Law tightened to target terrorists' use of the internet
Counter-terrorism laws are to be updated to keep pace with modern online behaviour and to address the issue of online radicalisation, Home Secretary Amber Rudd has announced today.
The government intends to change the law, so that people who repeatedly view terrorist content online could face up to 15 years behind bars. The proposed changes will strengthen the existing offence of possessing information likely to be useful to a terrorist (Section 58 Terrorism Act 2000) so that it applies to material that is viewed repeatedly or streamed online. Currently the power only applies to online material which has been downloaded and stored on the offender’s computer, is saved on a separate device or printed off as a hard copy.
The move to tighten the law around the viewing of terrorist material comes as part of a wide-ranging review of the government’s counter terrorism strategy, following this year’s terror attacks, and will help provide an important and effective way of intervening earlier in an investigation and disrupting terrorist activity.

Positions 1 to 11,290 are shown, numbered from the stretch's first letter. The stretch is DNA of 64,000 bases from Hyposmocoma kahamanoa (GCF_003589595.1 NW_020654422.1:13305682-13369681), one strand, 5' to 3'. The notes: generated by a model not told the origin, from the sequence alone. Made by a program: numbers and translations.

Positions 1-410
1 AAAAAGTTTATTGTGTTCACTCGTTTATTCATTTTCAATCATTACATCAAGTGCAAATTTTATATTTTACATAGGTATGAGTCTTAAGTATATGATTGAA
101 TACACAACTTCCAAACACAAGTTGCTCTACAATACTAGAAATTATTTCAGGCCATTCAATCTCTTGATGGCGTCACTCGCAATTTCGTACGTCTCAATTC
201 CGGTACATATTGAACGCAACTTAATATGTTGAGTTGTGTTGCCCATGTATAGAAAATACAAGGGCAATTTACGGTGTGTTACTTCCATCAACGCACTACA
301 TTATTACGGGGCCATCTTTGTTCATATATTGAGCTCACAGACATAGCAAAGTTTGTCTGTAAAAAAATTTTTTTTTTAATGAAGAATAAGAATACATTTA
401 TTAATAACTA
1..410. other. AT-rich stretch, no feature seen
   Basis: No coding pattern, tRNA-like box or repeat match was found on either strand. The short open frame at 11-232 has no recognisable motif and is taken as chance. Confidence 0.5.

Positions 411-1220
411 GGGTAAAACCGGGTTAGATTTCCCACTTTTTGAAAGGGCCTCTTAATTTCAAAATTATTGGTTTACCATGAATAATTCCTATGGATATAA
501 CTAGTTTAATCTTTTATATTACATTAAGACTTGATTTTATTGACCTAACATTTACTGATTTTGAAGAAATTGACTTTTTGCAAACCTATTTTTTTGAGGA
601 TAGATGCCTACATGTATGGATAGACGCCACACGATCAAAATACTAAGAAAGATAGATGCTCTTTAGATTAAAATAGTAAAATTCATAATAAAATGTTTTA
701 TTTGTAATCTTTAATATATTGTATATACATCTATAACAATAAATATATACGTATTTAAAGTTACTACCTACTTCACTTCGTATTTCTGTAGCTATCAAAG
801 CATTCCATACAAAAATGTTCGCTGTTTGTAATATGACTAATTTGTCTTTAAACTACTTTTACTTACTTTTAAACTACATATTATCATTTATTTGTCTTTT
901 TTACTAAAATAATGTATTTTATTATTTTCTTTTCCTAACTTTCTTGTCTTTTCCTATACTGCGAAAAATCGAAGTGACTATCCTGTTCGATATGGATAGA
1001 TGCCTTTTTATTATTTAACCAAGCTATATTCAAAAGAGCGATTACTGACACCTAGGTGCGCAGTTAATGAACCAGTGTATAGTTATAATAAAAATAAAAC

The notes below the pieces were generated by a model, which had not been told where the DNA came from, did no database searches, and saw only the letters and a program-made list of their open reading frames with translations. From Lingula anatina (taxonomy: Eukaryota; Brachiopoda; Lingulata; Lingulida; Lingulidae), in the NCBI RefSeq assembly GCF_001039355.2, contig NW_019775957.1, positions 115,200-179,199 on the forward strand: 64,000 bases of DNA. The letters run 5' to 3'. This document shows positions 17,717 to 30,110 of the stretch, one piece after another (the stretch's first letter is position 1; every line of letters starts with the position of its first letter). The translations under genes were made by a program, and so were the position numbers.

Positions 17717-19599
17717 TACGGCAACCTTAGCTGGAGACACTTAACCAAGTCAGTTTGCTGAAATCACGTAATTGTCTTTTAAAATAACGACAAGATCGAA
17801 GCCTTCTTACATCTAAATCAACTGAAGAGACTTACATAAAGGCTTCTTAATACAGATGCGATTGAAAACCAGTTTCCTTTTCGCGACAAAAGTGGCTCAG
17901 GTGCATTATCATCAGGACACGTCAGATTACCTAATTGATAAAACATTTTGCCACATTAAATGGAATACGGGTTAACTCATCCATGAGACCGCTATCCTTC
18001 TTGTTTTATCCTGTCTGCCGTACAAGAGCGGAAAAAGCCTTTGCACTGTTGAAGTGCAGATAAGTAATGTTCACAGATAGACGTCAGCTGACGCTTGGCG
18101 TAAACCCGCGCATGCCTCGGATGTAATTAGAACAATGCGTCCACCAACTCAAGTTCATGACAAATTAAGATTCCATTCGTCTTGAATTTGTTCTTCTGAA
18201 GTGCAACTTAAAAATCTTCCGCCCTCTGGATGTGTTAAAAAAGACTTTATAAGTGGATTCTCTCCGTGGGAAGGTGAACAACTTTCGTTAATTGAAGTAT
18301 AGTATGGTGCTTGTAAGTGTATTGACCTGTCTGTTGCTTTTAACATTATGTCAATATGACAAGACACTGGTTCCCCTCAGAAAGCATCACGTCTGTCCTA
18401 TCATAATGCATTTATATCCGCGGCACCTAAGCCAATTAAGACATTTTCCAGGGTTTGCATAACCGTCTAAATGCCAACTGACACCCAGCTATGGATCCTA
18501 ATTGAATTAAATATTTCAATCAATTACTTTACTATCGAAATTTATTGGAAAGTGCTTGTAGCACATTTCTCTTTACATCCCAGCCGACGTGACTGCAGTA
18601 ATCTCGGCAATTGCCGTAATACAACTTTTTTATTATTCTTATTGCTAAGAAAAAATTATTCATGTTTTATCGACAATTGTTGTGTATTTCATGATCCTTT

The legal changes will also increase the maximum penalty from 10 to 15 years to reflect the seriousness of the offence and ensure perpetrators are locked up for longer.
The new maximum penalty of 15 years will also apply to terrorists who publish information about members of the armed forces, police and intelligence services for the purposes of preparing acts of terrorism (Section 58a of the Terrorism Act 2000). There have been a number of prosecutions for terrorism offences which have featured armed forces personnel (or military establishments) as targets for attacks, including the successful conviction of Junead Khan last year for planning to attack personnel at a USAF airbase in Norfolk, and of those responsible for the horrific murder of Fusilier Lee Rigby.
The updated offence will ensure that only those found to repeatedly view online terrorist material will be captured by the offence, to safeguard those who click on a link by mistake or who could argue that they did so out of curiosity rather than with criminal intent. A defence of ‘reasonable excuse’ would still be available to academics, journalists or others who may have a legitimate reason to view such material.
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